13. Are you interested in reading about the candidate’s professional/political past record?
We asked if people were interested in hearing about the candidates past record in politics or in their professional career, and this time a huge 80% of respondents declared an interest. These two questions demonstrate that if you’re going to include information about the candidate as an individual, it may be better to weight it towards the professional, rather than personal, details.
Facts and figures
14. Do you expect the leaflet to give information on the date, time and location of polling?
We asked whether readers expected the leaflet to provide information on the time, date and location of polling for the election itself, and a significant 85% said they would indeed expect this information to be printed. Clearly, it’s a good idea to make sure this info is included in your leaflet.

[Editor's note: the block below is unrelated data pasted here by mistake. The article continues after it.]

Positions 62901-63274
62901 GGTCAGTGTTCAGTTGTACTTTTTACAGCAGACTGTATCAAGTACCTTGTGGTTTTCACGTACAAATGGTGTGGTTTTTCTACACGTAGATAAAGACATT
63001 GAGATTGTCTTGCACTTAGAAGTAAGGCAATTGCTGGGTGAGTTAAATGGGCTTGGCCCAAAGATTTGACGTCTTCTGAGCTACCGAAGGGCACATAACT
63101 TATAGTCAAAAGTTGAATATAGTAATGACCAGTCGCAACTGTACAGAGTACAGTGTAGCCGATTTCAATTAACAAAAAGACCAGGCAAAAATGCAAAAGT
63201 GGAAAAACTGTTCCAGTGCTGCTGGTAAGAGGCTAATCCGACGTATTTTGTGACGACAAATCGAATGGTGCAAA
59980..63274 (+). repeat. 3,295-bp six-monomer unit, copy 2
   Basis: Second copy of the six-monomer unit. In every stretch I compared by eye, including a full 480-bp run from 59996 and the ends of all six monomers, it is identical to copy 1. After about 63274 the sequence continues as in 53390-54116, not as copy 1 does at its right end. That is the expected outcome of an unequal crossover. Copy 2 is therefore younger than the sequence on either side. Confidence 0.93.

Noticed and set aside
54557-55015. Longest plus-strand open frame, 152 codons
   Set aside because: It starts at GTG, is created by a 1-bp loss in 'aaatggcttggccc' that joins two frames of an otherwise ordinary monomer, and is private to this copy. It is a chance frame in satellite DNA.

15. How do you prefer statistics to be presented? As written statements? Or graphs and diagrams?
An election leaflet will often present statistics and information to the reader, so we asked whether people preferred written statements or graphs and diagrams to illustrate the facts and figures. It seems most people, 77% in fact, find information easier to digest in the form of graphs and diagrams, with only 23% preferring a written statement. It’s certainly worth considering a graphic representation whenever you’re looking to present statistical information.
16. How do you prefer pieces of information to be presented? In paragraphs or bullet points?
In terms of the specific points candidates wish to make through their written content, we often see these presented either as paragraphs of text or separated into bullet points. We asked our respondents which they preferred, and two thirds (67%) favoured bullets. So, if you want to make your point plainly and simply, readers prefer it when your written content is separated out into distinct snippets.
17. Which style of graphics on election leaflets do you find the most appealing? Slanted or non-slanted?